•(sustained-release capsule (Verelan(R))) usual dose, 240 mg ORALLY once daily in the morning; may titrate dose up to 480 mg ORALLY once daily in the morning based on response 24 hours after dosing
•(extended-release capsule (Verelan(R) PM)) initial, 200 mg ORALLY once daily at bedtime; may titrate up to 400 mg ORALLY once daily at bedtime [6]
•(extended-release tablet (Covera-HS(R)) initial, 180 mg ORALLY once daily at bedtime; may titrate up to 480 mg ORALLY once daily at bedtime [7]
SR=sustained release tablet dosing is twice daily. XR=extended release tablet or capsule dosing is one a day.
I am a pharmacist in hospitals, Micromedex is one of the to go information databases for medical professionals.
JonCat, please do your research before making medical declarations

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vamsi Says:

If SR is twice a day and ER is once a day there is difference in drug release profile in both of them in body and there pharmaceutics and elimination will be different so once contact the doctor and go for it

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Kikit Says:

My cardiologist prescribed APO [NO SUB] Verapamil SR 240mg, dosage ONCE a DAY and it is presently unavailable from the manufacturer until September. I was switched to APO [NO SUB] Verapamil SR 120mg now twice a day but it is now also unavailable until September. With asthma, the heart medication is quite restricted and switches are very few. Two health issues create a severe challenge... APO supplies a much smaller tablet than any other and due to my Oculo-PHARYNGEAL Muscular Dystrophy, I cannot swallow other sizes and brands. They were tried before and I ended up almost choking to death since one got lodged in my throat and would not come up or go down. Any suggestion before I run out of pills in two weeks???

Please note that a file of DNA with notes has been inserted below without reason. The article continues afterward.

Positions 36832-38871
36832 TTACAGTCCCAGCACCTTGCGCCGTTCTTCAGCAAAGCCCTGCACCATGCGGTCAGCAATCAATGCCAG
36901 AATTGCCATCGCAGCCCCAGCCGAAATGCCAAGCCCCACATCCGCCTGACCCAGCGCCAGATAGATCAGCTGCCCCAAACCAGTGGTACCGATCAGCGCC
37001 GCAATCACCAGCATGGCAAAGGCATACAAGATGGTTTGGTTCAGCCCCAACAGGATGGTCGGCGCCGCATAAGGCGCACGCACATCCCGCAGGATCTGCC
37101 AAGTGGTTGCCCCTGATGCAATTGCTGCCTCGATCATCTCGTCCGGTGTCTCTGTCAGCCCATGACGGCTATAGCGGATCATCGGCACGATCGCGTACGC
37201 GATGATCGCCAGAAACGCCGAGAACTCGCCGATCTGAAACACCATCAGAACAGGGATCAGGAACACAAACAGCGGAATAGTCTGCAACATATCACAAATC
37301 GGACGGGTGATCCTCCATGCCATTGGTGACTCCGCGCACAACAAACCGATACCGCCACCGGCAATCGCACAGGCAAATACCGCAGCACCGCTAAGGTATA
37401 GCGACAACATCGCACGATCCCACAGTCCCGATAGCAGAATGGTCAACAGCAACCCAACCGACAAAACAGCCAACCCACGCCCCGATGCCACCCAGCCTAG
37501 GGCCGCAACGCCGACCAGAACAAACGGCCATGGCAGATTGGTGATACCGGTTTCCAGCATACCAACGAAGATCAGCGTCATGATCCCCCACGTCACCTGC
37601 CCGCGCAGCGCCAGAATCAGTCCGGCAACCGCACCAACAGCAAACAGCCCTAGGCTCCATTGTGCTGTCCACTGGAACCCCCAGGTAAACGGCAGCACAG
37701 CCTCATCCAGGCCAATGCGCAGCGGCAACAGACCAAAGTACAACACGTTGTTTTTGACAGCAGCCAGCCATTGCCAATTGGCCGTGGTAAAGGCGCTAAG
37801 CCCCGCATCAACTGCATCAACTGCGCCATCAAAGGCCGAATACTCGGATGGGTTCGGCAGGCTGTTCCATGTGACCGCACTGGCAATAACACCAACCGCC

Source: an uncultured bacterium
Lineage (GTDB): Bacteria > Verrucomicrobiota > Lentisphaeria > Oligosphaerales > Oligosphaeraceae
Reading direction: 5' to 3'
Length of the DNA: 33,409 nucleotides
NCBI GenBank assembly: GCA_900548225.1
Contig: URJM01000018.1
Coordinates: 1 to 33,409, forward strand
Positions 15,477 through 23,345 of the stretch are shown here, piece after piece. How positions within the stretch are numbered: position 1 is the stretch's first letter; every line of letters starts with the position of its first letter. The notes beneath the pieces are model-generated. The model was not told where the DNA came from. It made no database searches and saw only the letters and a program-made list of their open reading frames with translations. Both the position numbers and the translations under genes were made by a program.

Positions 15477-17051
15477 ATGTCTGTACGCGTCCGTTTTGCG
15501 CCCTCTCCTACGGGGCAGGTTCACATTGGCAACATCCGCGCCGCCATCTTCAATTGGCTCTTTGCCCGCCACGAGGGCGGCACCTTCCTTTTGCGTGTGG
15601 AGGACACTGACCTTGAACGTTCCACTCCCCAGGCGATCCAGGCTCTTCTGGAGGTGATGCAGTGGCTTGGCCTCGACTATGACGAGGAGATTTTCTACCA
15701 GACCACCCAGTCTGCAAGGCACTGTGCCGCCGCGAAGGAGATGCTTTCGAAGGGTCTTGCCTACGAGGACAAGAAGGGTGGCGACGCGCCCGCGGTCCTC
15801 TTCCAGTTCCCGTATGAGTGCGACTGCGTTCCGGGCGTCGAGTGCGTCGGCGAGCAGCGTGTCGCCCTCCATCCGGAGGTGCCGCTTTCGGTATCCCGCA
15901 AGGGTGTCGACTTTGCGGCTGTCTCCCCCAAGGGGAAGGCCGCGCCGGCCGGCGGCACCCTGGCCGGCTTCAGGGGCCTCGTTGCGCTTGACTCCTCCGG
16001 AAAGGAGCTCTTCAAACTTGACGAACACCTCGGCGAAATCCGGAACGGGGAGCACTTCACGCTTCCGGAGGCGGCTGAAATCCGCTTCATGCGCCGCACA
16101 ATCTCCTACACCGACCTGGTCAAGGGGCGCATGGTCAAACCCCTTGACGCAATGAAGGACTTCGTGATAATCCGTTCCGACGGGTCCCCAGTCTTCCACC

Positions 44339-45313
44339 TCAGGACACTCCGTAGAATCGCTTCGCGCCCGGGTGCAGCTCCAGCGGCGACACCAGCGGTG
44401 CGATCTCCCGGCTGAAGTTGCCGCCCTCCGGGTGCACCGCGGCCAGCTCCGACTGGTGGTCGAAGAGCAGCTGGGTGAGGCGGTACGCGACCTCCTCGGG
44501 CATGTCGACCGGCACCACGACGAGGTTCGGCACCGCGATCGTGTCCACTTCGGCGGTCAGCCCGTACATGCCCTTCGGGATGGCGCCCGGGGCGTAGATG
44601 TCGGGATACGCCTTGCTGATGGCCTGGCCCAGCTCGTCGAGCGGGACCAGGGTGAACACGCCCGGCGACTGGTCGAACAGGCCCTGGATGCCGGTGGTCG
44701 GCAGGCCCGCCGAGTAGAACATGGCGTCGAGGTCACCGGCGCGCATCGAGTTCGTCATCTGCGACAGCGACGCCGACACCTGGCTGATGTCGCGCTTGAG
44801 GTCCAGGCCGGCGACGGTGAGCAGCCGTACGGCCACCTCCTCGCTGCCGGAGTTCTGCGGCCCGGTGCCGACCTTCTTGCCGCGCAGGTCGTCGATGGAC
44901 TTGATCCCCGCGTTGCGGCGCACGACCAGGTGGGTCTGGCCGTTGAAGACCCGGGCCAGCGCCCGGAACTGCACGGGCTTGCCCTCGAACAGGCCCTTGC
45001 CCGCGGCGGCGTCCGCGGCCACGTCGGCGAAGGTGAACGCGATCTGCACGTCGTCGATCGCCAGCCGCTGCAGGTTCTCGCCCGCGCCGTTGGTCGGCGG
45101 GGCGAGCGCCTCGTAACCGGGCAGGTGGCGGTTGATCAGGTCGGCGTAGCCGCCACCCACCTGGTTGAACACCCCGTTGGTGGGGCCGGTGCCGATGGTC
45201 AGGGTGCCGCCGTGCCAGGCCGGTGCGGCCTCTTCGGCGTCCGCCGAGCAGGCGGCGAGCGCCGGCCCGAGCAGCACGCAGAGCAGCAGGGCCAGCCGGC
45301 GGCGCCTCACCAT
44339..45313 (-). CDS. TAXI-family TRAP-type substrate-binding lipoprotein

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Horse Says:
via mobile

Call a compounding pharmacy they may be able to.make it in a liquid form or make a dosage that you will be able to swallow

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baby Says:

What is the difference between Verapamil Hcl Er PM and Verapamil Hcl Er

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Carolyn Says:

Verapamil Hcl Sr. CAPS is more expensive than Verapamil Hcl Er TABS

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Murphy Says:
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I had been taking verapamil capsules by Mylan green Sr. My cardiologist wasn't available to renew so my family physician sent in the RX for tablets ER. Same 240. There sure is a difference. My pressure is higher and I'm not feeling good on this so there is some kind of difference.

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Victor Says:
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Re: JonCat (# 8)